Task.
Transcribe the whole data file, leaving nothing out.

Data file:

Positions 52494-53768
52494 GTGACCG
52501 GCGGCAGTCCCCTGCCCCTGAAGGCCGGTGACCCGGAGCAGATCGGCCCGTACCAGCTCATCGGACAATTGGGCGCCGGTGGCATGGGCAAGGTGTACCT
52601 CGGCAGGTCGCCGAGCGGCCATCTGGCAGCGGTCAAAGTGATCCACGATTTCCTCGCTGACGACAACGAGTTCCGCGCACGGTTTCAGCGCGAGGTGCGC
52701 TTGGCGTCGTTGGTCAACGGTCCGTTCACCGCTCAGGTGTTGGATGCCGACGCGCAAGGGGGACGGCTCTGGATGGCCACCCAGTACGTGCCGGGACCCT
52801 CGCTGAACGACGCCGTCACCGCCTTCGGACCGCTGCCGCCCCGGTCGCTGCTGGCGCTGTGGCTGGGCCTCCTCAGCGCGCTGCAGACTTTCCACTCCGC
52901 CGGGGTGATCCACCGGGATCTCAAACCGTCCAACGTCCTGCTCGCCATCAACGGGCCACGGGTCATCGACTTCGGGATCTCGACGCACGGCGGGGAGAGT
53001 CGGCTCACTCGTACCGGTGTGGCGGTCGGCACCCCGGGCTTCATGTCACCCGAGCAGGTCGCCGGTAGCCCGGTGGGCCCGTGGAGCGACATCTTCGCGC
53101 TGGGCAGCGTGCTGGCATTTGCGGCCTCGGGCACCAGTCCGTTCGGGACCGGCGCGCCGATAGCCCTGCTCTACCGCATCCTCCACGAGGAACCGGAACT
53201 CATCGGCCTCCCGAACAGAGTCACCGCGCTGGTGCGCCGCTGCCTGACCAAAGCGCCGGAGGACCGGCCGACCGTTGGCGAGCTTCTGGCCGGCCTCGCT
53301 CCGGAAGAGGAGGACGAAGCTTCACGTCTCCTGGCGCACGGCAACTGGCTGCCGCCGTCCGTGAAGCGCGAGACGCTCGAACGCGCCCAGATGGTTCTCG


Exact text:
Positions 52494-53768
52494 GTGACCG
52501 GCGGCAGTCCCCTGCCCCTGAAGGCCGGTGACCCGGAGCAGATCGGCCCGTACCAGCTCATCGGACAATTGGGCGCCGGTGGCATGGGCAAGGTGTACCT
52601 CGGCAGGTCGCCGAGCGGCCATCTGGCAGCGGTCAAAGTGATCCACGATTTCCTCGCTGACGACAACGAGTTCCGCGCACGGTTTCAGCGCGAGGTGCGC
52701 TTGGCGTCGTTGGTCAACGGTCCGTTCACCGCTCAGGTGTTGGATGCCGACGCGCAAGGGGGACGGCTCTGGATGGCCACCCAGTACGTGCCGGGACCCT
52801 CGCTGAACGACGCCGTCACCGCCTTCGGACCGCTGCCGCCCCGGTCGCTGCTGGCGCTGTGGCTGGGCCTCCTCAGCGCGCTGCAGACTTTCCACTCCGC
52901 CGGGGTGATCCACCGGGATCTCAAACCGTCCAACGTCCTGCTCGCCATCAACGGGCCACGGGTCATCGACTTCGGGATCTCGACGCACGGCGGGGAGAGT
53001 CGGCTCACTCGTACCGGTGTGGCGGTCGGCACCCCGGGCTTCATGTCACCCGAGCAGGTCGCCGGTAGCCCGGTGGGCCCGTGGAGCGACATCTTCGCGC
53101 TGGGCAGCGTGCTGGCATTTGCGGCCTCGGGCACCAGTCCGTTCGGGACCGGCGCGCCGATAGCCCTGCTCTACCGCATCCTCCACGAGGAACCGGAACT
53201 CATCGGCCTCCCGAACAGAGTCACCGCGCTGGTGCGCCGCTGCCTGACCAAAGCGCCGGAGGACCGGCCGACCGTTGGCGAGCTTCTGGCCGGCCTCGCT
53301 CCGGAAGAGGAGGACGAAGCTTCACGTCTCCTGGCGCACGGCAACTGGCTGCCGCCGTCCGTGAAGCGCGAGACGCTCGAACGCGCCCAGATGGTTCTCG